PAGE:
Communist China’s Diplomacy Trap—Former Pompeo Advisor Miles Yu on the US-China Alaska Meeting
During recent high-level talks in Alaska, China’s top diplomat Yang Jiechi spotlighted “deep-seated” human rights issues in the United States, propped up “Chinese-style democracy” and criticized the United States for “interference in China’s internal affairs.”
It’s a carefully laid trap, says Miles Yu, a senior China policy advisor to former Secretary of State Mike Pompeo.
How does Chinese communist propaganda exploit American sensitivities around race? And how is the Chinese Communist Party now using the horrific massage parlor shootings in Atlanta to advance its agenda?
In this episode, we sit down with Miles Yu, senior fellow at the Hudson Institute and longtime professor at the United States Naval Academy, to discuss how the Biden administration should approach its relationship with China.
Jan Jekielek: Miles Yu, such a pleasure to have you back on American Thought Leaders.
Miles Yu: Nice to be back with you again, Jan.
Mr. Jekielek: So Miles, let’s talk about this recent meeting in Alaska. Tell me what are your thoughts?
Mr. Yu: First of all, overall, even though there’s a lot of squabbles, a lot of confrontational remarks on both sides, actually, in a very interesting way, it’s probably a good thing to have happened, because it truly reflects the nature of U.S.-China relationships—that is, both sides should really state your true intentions, what you think of each other, instead of all this smooth, sugary diplomatic talk that was very deceptive in the past. We now know what the Chinese think of America and their ultimate understanding of American democracy.
[Soundbite] Chinese State Councillor, Yang Jiechi: We believe that it is important for the United States to change its own image and to stop advancing its own democracy in the rest of the world. Many people within the United States actually have little confidence in the democracy of the United States. According to opinion polls, the leaders of China have the wide support of the Chinese people.
Mr. Yu: They’re here to basically try to discredit American democracy, try to score a cheap shot. That actually is very educational to the rest of the world, to see how Chinese diplomats truly function. I think it’s also very important to know that the Chinese begged [for] this meeting to happen, and it did happen, but it happened in a way that’s not what we wanted to happen, because the new administration, it seems to me, wanted to basically extend some kind of olive branch to the Chinese side: “Hey listen, let’s sit down [and] talk about real issues. We’re not going to shy away from your human rights issues, from the regional tension issues, from your military and economic expansion. In the meantime, we are seeking areas of cooperation.”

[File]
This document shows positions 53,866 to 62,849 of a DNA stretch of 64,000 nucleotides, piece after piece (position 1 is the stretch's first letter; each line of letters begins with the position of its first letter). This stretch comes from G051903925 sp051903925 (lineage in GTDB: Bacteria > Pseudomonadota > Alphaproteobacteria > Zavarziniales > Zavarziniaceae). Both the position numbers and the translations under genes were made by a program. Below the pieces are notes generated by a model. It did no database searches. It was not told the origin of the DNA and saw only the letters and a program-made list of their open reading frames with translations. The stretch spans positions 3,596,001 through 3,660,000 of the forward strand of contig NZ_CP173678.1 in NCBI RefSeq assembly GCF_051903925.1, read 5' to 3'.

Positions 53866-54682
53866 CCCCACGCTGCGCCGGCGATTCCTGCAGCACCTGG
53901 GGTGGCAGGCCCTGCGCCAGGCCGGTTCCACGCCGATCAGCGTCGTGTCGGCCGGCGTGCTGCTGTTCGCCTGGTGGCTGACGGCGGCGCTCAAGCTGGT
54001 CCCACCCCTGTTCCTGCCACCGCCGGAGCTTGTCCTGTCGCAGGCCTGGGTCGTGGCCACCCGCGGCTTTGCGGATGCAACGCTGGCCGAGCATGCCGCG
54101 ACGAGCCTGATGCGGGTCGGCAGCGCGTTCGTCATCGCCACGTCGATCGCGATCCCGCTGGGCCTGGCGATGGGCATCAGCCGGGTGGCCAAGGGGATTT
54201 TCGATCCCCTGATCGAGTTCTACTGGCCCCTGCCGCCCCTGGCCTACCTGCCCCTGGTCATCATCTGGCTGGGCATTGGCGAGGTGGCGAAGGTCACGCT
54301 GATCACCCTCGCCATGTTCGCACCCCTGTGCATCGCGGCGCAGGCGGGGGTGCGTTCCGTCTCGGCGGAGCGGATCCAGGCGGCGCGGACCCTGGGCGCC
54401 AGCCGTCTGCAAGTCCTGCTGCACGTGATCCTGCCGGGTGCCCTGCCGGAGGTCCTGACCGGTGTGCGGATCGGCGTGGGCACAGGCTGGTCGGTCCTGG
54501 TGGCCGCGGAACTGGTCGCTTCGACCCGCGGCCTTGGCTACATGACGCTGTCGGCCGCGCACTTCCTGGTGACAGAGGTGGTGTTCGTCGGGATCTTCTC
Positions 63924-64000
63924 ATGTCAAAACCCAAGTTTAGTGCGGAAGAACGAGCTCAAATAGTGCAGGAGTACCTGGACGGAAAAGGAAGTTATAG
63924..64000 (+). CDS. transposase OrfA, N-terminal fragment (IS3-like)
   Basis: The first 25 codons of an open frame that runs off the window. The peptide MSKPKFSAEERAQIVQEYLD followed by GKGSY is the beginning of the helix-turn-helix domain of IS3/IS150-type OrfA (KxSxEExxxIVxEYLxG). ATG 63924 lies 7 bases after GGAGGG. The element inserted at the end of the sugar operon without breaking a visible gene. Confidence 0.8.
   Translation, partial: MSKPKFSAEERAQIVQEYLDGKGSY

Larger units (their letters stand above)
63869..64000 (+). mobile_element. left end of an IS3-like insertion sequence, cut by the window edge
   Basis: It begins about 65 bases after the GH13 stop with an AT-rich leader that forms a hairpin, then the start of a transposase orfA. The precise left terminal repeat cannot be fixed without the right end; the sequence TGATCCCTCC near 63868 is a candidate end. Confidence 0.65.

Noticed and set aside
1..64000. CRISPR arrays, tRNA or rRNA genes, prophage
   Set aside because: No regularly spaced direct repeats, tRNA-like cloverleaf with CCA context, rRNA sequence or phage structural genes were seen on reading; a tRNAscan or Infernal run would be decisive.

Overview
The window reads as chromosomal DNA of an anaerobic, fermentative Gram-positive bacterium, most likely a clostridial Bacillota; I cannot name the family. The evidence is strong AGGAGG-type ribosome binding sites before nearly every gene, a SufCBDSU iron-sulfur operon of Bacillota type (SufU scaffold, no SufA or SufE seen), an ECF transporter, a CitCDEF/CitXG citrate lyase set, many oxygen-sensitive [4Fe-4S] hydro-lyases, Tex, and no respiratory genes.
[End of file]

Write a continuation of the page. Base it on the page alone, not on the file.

The Chinese side completely blew the American side away. Instead, it launched into a diatribe against the American system and a critique of America, to say America is not qualified even to be an equal partner with China in talking about issues like human rights. That shows to me that there is a lack of sincerity on the Chinese side. They came to Alaska not to solve problems, but score cheap propaganda to promote its own political agenda in Alaska. That’s both unfortunate and also a farce in a way, because this is a very important opportunity [that] China missed.
On the other hand, I also quite understand why China took the stance it did. The Chinese State Councillor, Yang Jiechi and the Chinese Foreign Minister, Wang Yi came here at a very unique time when China is unprecedentedly isolated internationally. So they try to blame America, try to shift its international isolation to focus on America, as if the U.S. is the only country that really makes China suffer, the U.S. is the only confrontational country that puts China in a position where it is now. That’s not the case.
The U.S. has enjoyed a much broader international consensus that took place during the Trump administration; the new administration continues that. China knows its isolation and China knows it’s a pariah state in the international arena. Therefore, they come here to vent. They come here to basically shift the focus of the real issue of the day, which is the global challenges posed by the Chinese Communist Party.
It’s also a big lesson for the new administration to learn from. That is: you have to deal with China with candor, with strength—with unapologetic strength—and self-confidence in our own democratic system. Do not let Chinese propagandists take advantage of you.
Mr. Jekielek: With respect to this harsh tone, it seems to be a breaking of diplomatic protocol, perhaps. What do you make of that?
Mr. Yu: In the truest sense, Chinese diplomats are not really diplomats per se. They are the agents of the will of the Central Committee of the Chinese Communist Party. To be more precise, it’s the voice of Xi Jinping himself, the generalissimo, the chairman of everything in China.
Yang Jiechi has been known as a gentleman, as a man of political skill, and that’s why he was chosen to be the major interactor with the major countries of the West. When General Secretary Xi Jinping wants him to behave like a bully, like a wolf warrior, he will. He has no choice. So this shows a lack of individuality in the Chinese diplomats. Of course, diplomats all have some function of that sort, but in the Chinese case, it’s so pronounced and it’s so obvious that it created endless comedy among internet [users]. You can see [this] from even many of the netizens’ [comments] in the Chinese cyberspace. They mock him, and so this is basically typical Chinese politics.